Our next stop on our tour of Bamako was the cattle and the sheep markets. There is a huge enclosed area where they keep the cows and bulls. It was very full last time we passed by, but today it was pretty empty. The men told us the cows come in the afternoon–they hadn’t arrived yet today.
We parked the car across the street from a man stripping the entrails from a dead sheep to sell to a fellow on a motorcycle with his little daughter. The one man was pulling the guts from the dead sheep and stuffing them into a plastic bag the other man held. When everything was in the bag, the man motioned for his little girl to get on the back of the motorcycle and hold the sack. She didn’t look too happy about that.
We walked down the dirt road by the enclosed area for the cattle and it was full of sheep for sale. The people there were curious at seeing us there, but they seemed pleased we were interested. A couple of fellows led the way and showed us things.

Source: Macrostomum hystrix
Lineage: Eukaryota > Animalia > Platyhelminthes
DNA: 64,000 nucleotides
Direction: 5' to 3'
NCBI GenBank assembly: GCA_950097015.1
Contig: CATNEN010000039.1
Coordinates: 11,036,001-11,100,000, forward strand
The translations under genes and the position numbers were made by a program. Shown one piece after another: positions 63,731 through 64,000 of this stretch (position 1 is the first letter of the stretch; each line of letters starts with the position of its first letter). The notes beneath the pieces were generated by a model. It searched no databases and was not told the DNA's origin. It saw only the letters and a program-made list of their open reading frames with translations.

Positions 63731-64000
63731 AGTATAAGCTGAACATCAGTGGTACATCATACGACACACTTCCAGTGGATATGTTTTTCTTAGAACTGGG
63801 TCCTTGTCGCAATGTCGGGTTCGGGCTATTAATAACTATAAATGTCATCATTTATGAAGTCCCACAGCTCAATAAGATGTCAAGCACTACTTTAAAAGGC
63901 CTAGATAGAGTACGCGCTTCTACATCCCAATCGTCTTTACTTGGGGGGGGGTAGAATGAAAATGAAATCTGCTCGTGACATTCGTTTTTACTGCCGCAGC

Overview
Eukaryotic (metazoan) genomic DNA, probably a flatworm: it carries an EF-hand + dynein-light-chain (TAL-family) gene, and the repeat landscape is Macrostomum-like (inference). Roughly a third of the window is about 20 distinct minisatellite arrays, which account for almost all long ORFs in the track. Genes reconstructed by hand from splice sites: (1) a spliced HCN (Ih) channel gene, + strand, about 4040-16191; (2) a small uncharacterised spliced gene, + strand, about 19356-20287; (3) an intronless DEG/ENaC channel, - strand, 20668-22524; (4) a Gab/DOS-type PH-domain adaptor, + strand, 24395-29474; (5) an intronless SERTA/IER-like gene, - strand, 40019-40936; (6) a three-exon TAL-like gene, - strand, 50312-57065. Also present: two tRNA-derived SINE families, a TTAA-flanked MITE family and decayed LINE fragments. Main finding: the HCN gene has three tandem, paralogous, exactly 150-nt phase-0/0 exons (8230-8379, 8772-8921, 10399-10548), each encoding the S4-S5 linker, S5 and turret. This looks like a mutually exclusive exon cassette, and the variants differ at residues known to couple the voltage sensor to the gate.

The sheep were tied up in clusters by their vendors. They were all sizes–from huge with big horns to small. A typical goat sells for $25-30. Anounou said the small ones are more tender. They are especially eaten at holidays and for special family occasions like weddings and when a baby is born. If people can afford it, they buy a goat or sheep.
As we walked along the dirt road, there were fresh animal skins stretched out right there along the road. They were from animals killed today–still red with blood.
This one looked like a breeding bull:
Down the road a ways we came to a camel. It was old and dirty and so very skinny. Apparently they sell camels here too. He looked like he’d walked all the way from Morocco.
This fellow had just purchased this black goat and he got on his motorcycle and drove off with it on his lap.
What an amazing place! There are so many interesting facets to life in Bamako. We love it here!
As we drove away, more cows were arriving. This is life in Bamako.